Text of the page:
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CALYPSO: Savolitinib Plus Durvalumab in Metastatic Papillary Renal Cell Carcinoma


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THE COMBINATION of savolitinib and durvalumab achieved durable responses in approximately one-fourth of patients with metastatic papillary renal cell carcinoma in the phase II CALYPSO study.1

Treatment options are limited for papillary renal cell carcinoma. Clinical guidelines recommend enrollment into a clinical trial—the preferred strategy—or sunitinib. With these options, overall survival is approximately 12 months, and new treatments represent an unmet need.

Based on preliminary data suggesting synergy, savolitinib was combined with durvalumab for the phase II CALYPSO trial, a multiarm study that includes patients with different renal cell carcinoma histologies: clear-cell renal cell carcinoma, sarcomatoid, and papillary renal cell carcinoma.

In 41 evaluable patients, who were either vascular endothelial growth factor-treatment naive or refractory, 11 patients (27%) achieved response (all partial responses) on savolitinib/durvalumab. Fifteen patients (39%) achieved stable disease. Responses were similar in previously-treated patients.

A total of 22 of the 41 evaluable patients (54%) had a decrease in tumor burden. Of the 11 patients with objective response, an interim analysis showed a duration of response approaching 6 months. Three patients were not evaluable for response.

Cristina Suarez, MD, PhD

Cristina Suarez, MD, PhD

Cristina Suarez, MD, PhD, Vall d’Hebron University Hospital and Vall d’Hebron Cancer Institute, Barcelona, presented data at the 2019 Genitourinary Cancers Symposium based on a cohort of 42 patients with measurable metastatic papillary renal cell carcinoma. One patient experienced disease progression prior to study therapy.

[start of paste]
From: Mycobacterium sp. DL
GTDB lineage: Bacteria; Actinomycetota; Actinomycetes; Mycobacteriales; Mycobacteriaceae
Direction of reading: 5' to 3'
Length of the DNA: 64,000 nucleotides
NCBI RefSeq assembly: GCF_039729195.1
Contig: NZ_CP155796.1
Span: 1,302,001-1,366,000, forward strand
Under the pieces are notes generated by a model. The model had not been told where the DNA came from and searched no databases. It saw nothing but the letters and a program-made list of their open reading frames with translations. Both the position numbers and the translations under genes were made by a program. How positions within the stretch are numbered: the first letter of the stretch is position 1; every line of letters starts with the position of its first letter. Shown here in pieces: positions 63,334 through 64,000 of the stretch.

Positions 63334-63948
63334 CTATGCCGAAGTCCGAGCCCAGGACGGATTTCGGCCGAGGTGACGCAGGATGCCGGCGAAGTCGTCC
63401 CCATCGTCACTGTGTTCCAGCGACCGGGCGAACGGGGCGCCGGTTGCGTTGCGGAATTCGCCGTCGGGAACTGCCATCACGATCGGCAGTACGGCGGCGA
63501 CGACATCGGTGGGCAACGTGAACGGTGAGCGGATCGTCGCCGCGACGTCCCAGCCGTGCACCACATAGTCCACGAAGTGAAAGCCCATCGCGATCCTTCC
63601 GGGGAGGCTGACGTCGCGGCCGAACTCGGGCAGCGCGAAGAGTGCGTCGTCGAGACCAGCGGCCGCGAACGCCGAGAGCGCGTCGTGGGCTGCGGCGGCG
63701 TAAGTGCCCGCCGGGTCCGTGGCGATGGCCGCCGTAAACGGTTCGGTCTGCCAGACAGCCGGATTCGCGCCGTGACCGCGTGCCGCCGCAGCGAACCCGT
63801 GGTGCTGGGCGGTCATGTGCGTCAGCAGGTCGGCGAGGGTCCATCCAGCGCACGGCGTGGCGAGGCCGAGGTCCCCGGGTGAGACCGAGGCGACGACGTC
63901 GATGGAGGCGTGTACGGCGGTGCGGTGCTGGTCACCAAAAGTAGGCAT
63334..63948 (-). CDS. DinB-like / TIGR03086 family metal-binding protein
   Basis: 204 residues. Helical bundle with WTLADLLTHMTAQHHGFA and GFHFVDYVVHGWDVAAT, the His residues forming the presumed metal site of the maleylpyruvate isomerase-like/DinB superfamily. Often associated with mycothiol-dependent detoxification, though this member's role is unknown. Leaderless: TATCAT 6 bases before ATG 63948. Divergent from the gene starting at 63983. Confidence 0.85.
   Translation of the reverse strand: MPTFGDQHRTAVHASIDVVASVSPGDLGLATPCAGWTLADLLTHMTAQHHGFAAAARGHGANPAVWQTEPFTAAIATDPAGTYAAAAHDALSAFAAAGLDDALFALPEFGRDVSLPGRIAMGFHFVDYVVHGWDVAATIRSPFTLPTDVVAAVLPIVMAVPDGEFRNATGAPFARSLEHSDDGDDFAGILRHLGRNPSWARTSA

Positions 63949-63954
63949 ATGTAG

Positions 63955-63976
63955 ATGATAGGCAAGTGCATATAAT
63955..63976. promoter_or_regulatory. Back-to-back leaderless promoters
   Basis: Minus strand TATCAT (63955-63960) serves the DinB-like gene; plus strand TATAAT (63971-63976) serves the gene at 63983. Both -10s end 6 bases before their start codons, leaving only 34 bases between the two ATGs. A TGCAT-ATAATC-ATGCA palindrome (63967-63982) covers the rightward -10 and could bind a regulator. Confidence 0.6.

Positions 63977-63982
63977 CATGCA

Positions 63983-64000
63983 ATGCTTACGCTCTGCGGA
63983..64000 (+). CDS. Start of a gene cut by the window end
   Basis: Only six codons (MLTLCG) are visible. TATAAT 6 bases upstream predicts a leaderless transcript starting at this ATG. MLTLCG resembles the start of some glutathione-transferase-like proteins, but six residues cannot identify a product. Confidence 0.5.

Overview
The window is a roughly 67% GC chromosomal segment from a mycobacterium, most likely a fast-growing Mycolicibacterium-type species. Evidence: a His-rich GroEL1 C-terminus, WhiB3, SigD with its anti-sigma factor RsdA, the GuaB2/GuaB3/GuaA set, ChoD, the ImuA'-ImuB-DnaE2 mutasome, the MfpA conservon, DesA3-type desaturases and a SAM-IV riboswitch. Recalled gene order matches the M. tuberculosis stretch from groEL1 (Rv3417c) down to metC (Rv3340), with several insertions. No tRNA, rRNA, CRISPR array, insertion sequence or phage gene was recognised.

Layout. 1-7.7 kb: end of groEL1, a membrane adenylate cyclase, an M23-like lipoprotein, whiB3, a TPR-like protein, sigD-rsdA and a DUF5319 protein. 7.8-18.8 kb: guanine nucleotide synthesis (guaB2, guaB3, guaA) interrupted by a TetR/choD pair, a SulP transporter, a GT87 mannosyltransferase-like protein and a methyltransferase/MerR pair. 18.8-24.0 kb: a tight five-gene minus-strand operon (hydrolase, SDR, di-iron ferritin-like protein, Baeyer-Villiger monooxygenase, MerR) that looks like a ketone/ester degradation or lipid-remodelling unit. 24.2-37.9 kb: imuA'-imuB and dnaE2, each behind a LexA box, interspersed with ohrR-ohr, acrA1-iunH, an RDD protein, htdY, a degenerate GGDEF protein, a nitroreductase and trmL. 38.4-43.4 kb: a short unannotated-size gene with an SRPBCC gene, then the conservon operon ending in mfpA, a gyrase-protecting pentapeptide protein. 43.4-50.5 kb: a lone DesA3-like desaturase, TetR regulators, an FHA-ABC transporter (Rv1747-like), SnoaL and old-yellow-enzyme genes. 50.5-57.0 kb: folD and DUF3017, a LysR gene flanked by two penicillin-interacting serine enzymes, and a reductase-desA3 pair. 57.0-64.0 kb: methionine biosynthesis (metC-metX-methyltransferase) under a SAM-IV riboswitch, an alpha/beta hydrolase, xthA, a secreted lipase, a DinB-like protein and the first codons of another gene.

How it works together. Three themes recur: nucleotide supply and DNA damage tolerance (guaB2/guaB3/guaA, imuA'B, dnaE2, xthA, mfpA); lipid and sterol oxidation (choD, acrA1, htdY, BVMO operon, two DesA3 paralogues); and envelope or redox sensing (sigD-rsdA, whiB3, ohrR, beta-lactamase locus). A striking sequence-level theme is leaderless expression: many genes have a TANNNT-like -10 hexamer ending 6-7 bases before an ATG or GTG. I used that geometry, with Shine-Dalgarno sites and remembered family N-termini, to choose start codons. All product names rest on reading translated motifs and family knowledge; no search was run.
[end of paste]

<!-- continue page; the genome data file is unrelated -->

Savolitinib monotherapy at 600 mg/d was administered during a 4-week lead-in period; then durvalumab at 1,500 mg was added. Treatment was continued until disease progression or unacceptable toxicity. The primary endpoint was objective response rate; secondary endpoints were progression-free survival, overall survival, duration of response, best response at 24 weeks, and safety.

Median age was 62 years and all patients had an Eastern Cooperative Oncology Group performance status of 0 or 1. A total of 29% of patients were good risk, according to International Renal Cell Carcinoma Database Consortium criteria, 63% were intermediate-risk, and 7% were poor-risk.

At a median follow-up of 6.9 months, in an interim analysis, the investigator-assessed median progression-free survival was 5.3 months and median overall survival was not reached. There was no correlation between PD-L1 status and MET biomarker expression with outcome.

The combination was tolerable; the most prominent all-grade adverse events were mostly grade 1 and 2 nausea, edema, and fatigue. The most frequent grade 3 adverse was edema, which occurred in 4 patients. One patient had a grade 4 toxicity (transaminitis); there were no grade 5 toxicities.

“The progression-free survival and overall survival are immature, but encouraging,” said Dr. Suarez.

DISCLOSURE: Dr. Suarez is a consultant/advisor with Bristol-Myers Squibb, Ipsen, Pfizer, and Sanofi; has received travel/accommodations/expenses from Bristol-Myers Squibb; and has other financial relationships with Astellas, Eisai, Exelixis, and Roche.

REFERENCE

1. Powles T, Larkin JMG, Patel P, et al. A phase II study investigating the safety and efficacy of savolitinib and durvalumab in metastatic papillary renal cancer (CALYPSO). San Francisco: 2019 Genitourinary Cancers Symposium. Abstract 545. Presented February 16, 2019.


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